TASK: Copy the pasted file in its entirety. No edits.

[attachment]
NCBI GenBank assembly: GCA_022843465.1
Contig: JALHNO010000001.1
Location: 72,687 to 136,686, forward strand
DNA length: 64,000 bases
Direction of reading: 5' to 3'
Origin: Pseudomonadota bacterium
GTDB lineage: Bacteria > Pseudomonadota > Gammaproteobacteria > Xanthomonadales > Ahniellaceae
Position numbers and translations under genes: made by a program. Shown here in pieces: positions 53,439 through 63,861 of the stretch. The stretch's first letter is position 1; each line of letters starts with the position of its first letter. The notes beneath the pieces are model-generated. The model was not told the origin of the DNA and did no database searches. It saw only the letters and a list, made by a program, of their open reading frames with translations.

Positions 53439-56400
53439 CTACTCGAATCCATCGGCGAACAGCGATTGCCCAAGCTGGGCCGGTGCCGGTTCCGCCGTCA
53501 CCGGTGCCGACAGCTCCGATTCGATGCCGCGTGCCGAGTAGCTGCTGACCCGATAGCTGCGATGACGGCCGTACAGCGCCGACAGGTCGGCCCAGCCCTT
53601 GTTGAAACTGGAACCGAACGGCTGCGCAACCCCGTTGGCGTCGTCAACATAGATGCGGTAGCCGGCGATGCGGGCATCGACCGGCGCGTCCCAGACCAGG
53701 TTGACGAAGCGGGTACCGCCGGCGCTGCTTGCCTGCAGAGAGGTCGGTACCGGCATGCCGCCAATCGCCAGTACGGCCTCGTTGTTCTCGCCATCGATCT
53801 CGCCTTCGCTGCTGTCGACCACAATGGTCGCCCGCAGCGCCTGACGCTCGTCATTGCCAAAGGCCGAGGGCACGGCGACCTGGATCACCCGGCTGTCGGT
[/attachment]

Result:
NCBI GenBank assembly: GCA_022843465.1
Contig: JALHNO010000001.1
Location: 72,687 to 136,686, forward strand
DNA length: 64,000 bases
Direction of reading: 5' to 3'
Origin: Pseudomonadota bacterium
GTDB lineage: Bacteria > Pseudomonadota > Gammaproteobacteria > Xanthomonadales > Ahniellaceae
Position numbers and translations under genes: made by a program. Shown here in pieces: positions 53,439 through 63,861 of the stretch. The stretch's first letter is position 1; each line of letters starts with the position of its first letter. The notes beneath the pieces are model-generated. The model was not told the origin of the DNA and did no database searches. It saw only the letters and a list, made by a program, of their open reading frames with translations.

Positions 53439-56400
53439 CTACTCGAATCCATCGGCGAACAGCGATTGCCCAAGCTGGGCCGGTGCCGGTTCCGCCGTCA
53501 CCGGTGCCGACAGCTCCGATTCGATGCCGCGTGCCGAGTAGCTGCTGACCCGATAGCTGCGATGACGGCCGTACAGCGCCGACAGGTCGGCCCAGCCCTT
53601 GTTGAAACTGGAACCGAACGGCTGCGCAACCCCGTTGGCGTCGTCAACATAGATGCGGTAGCCGGCGATGCGGGCATCGACCGGCGCGTCCCAGACCAGG
53701 TTGACGAAGCGGGTACCGCCGGCGCTGCTTGCCTGCAGAGAGGTCGGTACCGGCATGCCGCCAATCGCCAGTACGGCCTCGTTGTTCTCGCCATCGATCT
53801 CGCCTTCGCTGCTGTCGACCACAATGGTCGCCCGCAGCGCCTGACGCTCGTCATTGCCAAAGGCCGAGGGCACGGCGACCTGGATCACCCGGCTGTCGGT